Branson: Customer Expectations and How to Deliver More

The iconic founder of the Virgin Group of companies explores the paradox of meeting customer expectations

Written by Richard Branson

I find that I am often more disappointed by expensive goods and services than I am by lower-priced ones. My expectations are inflated when I pay a high price, but I have few expectations when I pay a lower one. If a top-of-the-line product or service doesn’t work as I had hoped, I often think, “At that price I really expected something better.” But if something is disappointing at the other end of the scale, I’m likelier to think, “Oh well, I guess you get what you pay for!”

Customer surveys often ask: “Did we meet your expectations?” If the response is in the affirmative, the company may conclude that they must have done a good job—which may not necessarily be the case. Consider a situation where a customer who had a bad prior experience comes in with very low expectations. When a client anticipates that service will be lousy and that’s precisely what they get, then technically their expectations have been met.

The key is to set realistic customer expectations, and then to not just meet them but to exceed them—preferably in unexpected and helpful ways. Setting customer expectations at a level that aligns with consistently deliverable customer service requires that your whole staff works in harmony with your brand image.

When there is no alignment, chaos can ensue. In commercial aviation, the big, long-established carriers, often still referred to as “full-service” airlines, set themselves up for failure by continuing to oversell their services, even though they ceased to provide great service long ago. Their passengers have higher expectations than when they pay an identical fare for the same trip on a low-cost carrier.

Meanwhile, the low-cost carriers have done a very good job of setting expectations as they reinvent short-haul flying. Ryanair CEO Michael O’Leary and his team are unapologetic about their decision not to provide many traditional perks. What their customers do get, in exchange for consistently low fares, are basic flights on clean, well-maintained aircraft that usually leave on time.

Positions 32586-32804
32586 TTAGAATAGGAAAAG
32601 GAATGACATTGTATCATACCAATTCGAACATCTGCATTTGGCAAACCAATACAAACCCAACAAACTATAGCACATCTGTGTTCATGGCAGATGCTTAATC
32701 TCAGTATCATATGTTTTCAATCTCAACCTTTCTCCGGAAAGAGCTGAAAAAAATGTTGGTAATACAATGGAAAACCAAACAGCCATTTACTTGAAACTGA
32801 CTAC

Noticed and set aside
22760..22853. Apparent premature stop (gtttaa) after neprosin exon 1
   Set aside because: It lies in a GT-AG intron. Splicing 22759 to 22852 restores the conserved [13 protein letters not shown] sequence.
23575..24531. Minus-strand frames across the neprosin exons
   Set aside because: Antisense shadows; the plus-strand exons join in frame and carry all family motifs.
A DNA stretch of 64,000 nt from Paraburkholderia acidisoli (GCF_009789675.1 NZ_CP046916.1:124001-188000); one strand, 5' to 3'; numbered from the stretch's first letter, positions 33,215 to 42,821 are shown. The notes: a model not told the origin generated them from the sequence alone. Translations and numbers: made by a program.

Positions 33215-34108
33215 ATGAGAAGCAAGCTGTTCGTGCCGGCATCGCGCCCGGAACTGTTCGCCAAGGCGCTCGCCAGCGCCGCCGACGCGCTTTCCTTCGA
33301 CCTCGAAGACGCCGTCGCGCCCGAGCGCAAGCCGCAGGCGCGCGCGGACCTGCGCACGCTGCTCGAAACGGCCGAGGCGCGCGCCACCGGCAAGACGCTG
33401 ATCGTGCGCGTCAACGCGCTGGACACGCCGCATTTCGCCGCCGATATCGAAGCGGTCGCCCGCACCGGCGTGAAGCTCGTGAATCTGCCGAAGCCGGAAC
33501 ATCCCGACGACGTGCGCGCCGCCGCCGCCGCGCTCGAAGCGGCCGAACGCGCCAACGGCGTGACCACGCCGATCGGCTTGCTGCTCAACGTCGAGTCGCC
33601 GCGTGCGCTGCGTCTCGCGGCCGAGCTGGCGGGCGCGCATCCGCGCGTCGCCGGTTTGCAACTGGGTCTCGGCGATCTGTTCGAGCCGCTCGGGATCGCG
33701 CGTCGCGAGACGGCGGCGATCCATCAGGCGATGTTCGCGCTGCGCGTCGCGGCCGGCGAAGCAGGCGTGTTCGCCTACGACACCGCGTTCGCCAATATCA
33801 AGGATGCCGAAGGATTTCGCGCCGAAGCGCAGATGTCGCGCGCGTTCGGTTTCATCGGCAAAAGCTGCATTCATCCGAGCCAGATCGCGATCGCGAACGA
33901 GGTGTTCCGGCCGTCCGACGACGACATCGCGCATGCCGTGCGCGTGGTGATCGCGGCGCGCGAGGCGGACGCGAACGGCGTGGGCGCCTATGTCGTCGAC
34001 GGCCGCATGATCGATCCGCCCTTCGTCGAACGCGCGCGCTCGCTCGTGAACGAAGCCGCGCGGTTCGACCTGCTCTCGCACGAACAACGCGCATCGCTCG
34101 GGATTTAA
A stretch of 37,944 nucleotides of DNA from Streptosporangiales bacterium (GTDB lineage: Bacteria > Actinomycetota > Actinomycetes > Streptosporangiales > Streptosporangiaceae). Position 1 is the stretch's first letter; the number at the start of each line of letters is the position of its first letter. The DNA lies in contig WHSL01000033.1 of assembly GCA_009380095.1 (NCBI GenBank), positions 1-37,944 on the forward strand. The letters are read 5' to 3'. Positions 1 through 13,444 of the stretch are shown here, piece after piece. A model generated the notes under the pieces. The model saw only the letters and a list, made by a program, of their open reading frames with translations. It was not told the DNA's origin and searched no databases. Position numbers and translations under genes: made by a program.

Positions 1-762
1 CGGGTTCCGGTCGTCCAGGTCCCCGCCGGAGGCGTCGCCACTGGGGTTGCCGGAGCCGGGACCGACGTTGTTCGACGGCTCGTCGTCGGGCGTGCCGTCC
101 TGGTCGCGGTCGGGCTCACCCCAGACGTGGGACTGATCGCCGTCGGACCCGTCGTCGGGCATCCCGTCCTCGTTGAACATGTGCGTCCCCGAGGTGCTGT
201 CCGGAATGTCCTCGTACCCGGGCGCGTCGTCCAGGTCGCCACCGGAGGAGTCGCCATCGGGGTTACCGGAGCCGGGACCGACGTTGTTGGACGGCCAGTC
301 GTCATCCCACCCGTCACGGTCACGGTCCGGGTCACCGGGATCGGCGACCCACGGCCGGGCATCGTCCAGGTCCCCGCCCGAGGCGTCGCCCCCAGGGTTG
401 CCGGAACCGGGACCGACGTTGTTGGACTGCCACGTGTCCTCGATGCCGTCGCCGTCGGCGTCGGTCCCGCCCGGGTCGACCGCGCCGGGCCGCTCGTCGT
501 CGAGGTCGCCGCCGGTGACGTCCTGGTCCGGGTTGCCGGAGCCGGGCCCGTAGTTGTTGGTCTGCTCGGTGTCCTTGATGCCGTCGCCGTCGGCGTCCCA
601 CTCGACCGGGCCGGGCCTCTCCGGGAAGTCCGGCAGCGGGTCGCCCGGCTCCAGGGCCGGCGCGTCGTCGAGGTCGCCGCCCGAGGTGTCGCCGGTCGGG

At Virgin America, we try for a different model. We also provide clean, comfortable planes for our passengers, but we try to surpass travellers’ expectations by offering better entertainment, good food and more comfortable seats. For the past five years, the airline has consistently won customer service awards.

Pricing is only one way to exceed expectations. The other is through front-line employees. Surpassing expectations of service means that your people understand what your brand stands for, that they are proud of it and will go the extra mile to make sure that your customers are happy.

Doing things better doesn’t have to cost more—what it takes is a little creativity and attention to hiring, training and management. To achieve consistently terrific customer service, you must hire wonderful people who believe in your company’s goals, habitually do better than the norm and who will love their jobs; make sure that their ideas and opinions are heard and respected; then give them the freedom to help and solve problems for your customers. Rather than providing rules or scripts, you should ask them to treat the customer as they themselves would like to be treated—surely the highest standard.

Your managers will have to be sure to provide in-depth training for new front-line employees. At the most basic level, you’ll need to be sure that new hires use the product or service and then have the experience of asking for help from your staff. Understanding the experience from the customer’s point of view will give them great insight into their new jobs—and sometimes longtime employees might benefit from a refresher, too.

With any new business opportunity, deliberately move your customers’ expectations up a few notches and over-deliver on your promises. Your competitors will struggle to catch up.
Richard Branson is a philanthropist, adventurer, entrepreneur and the founder of the Virgin Group of companies.

Originally published in Canadian Business.

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